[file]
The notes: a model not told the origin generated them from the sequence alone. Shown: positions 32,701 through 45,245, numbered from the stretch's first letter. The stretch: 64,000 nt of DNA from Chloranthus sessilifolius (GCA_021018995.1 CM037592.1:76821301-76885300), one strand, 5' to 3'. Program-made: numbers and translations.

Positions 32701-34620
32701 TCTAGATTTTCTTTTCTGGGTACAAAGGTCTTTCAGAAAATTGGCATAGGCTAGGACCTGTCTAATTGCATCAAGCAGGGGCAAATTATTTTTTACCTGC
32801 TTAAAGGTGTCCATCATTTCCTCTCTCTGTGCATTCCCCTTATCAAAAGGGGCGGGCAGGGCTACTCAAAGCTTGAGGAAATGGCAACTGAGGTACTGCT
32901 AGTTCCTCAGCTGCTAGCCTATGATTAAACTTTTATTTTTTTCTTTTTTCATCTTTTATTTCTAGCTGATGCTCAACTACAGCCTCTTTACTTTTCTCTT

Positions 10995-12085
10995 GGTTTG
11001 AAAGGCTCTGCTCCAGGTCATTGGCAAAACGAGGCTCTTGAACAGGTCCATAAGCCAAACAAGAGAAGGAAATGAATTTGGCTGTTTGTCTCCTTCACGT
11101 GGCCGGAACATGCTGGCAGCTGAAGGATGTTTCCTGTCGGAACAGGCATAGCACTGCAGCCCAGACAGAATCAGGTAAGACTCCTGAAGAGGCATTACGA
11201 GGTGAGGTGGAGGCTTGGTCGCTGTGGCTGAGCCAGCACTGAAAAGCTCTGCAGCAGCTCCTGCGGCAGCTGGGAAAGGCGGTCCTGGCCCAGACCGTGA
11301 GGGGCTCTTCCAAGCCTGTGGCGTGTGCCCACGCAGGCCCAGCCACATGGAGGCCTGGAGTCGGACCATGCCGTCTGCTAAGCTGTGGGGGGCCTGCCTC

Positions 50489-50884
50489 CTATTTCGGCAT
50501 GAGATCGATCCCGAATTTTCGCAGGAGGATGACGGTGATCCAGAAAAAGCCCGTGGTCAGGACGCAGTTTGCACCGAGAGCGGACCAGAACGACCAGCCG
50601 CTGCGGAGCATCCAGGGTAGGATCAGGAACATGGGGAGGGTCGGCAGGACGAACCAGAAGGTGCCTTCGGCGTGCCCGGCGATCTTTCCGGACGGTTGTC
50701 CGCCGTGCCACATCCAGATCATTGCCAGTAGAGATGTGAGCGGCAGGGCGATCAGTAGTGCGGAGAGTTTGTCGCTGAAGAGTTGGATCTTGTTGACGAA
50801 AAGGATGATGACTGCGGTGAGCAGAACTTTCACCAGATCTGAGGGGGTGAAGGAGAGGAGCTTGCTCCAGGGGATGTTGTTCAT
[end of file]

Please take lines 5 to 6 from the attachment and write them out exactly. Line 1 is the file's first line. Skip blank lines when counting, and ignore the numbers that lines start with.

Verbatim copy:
32901 AGTTCCTCAGCTGCTAGCCTATGATTAAACTTTTATTTTTTTCTTTTTTCATCTTTTATTTCTAGCTGATGCTCAACTACAGCCTCTTTACTTTTCTCTT

Positions 10995-12085